If you want to be absolutely sure, even if the jar of meat seems perfectly fresh when it is opened, you can re-cook the meat, thus insuring yourself against any possibility of botulinus poisoning. So you see, there is nothing at all alarming about that frightful sounding word “botulinus.” Using fresh products, doing the canning properly and reheating before serving eliminates all danger.
For canning meat, tin cans are in most respects superior to glass, as they eliminate all danger of breakage, preserve the meat just as well as glass, and by excluding the light prevent any change of color. If you use glass jars be sure to get the best brand of jar rubbers on the market. This is very important.
If, as I have said, you are a beginner—cook the meat first by frying, roasting, broiling, baking or stewing—just as you would prepare it for immediate use. The meat is usually seasoned according to taste and is cooked until thoroughly heated through, before putting in the cans. Do not cook until tender as that will be too long with the additional sterilizing. If too tender it will fall apart and be unappetizing although perfectly good. See that nothing is wasted in the canning. If you are canning a young steer or a calf you would go about it as follows:
Select the meat that you would ordinarily want. Slice the meat wanted for steak. What is not suited for either of these can be used for stews, or be put through the meat grinder and made into sausage meat, formed into little cakes, fried and canned. What meat is left clinging to all bones will be utilized when the bones are boiled for soup stock. The sinews, the head and the feet, after being cleaned may be used for soup stock also.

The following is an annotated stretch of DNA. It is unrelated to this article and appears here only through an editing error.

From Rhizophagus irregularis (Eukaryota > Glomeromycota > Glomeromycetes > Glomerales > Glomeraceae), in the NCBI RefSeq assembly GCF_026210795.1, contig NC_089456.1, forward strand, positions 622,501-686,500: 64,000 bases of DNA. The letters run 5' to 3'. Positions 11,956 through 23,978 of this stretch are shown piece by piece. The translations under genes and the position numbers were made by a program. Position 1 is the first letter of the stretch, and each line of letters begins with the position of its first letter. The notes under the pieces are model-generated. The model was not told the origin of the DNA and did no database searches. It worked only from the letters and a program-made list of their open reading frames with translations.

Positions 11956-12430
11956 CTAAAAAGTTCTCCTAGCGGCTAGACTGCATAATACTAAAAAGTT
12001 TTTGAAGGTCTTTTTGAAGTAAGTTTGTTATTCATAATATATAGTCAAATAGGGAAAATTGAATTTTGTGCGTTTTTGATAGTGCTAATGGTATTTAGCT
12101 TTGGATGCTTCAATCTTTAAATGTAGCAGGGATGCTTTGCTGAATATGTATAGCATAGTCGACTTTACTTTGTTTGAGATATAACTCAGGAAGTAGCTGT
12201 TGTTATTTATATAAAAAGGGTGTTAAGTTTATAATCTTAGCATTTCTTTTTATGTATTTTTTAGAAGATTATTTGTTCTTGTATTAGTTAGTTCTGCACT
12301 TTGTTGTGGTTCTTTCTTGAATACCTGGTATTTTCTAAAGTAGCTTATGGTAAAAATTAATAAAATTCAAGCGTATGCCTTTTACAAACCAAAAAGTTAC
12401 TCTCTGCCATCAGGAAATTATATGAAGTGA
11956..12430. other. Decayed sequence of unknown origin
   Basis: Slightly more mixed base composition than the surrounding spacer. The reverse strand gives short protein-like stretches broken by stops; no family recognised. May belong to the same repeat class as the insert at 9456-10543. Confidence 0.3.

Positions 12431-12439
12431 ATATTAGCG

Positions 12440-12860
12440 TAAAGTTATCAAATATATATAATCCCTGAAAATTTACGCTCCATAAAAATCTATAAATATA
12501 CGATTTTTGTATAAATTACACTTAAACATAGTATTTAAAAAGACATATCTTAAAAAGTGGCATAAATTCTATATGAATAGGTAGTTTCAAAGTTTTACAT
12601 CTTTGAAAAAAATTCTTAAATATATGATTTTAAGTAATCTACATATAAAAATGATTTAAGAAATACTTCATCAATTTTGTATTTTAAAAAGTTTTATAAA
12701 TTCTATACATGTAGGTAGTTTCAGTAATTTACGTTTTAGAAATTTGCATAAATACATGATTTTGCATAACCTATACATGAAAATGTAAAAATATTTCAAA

The liver should be soaked in water, the coarse veins cut out and the liver skinned and prepared any way that is desired before canning it or it may be made into liver sausage. The heart can be used for goulash. The kidneys should be soaked in salt water, split open and the little sack removed; then they can be either stewed or fried and then canned. The sweetbreads may be prepared in various ways and then canned.
The brain is soaked in water to remove the blood, and the membrane enclosing it is removed. It can be fried or prepared in any favorite way and then canned. The ox tail is used for soup. The tongue is soaked in water, scrubbed, cleaned, salted, boiled, skinned and packed in cans with some soup stock added.
If you do not care to use the head for soup stock and if it comes from a young animal, split it open and soak in cold water. Use a brush and scrub thoroughly. Remove the eyes and mucous membrane of the nostrils and then boil it. After it is boiled, remove all meat and make a mock turtle stew or ragout. Prepare the tripe as for table use and then can.
After the soup stock is made and the bones are cracked for a second cooking, the bones need not be thrown away. You can dry them, run them through a bone crusher and either feed them to the chickens or use them for fertilizer. In this way not a particle of the dressed animal is wasted.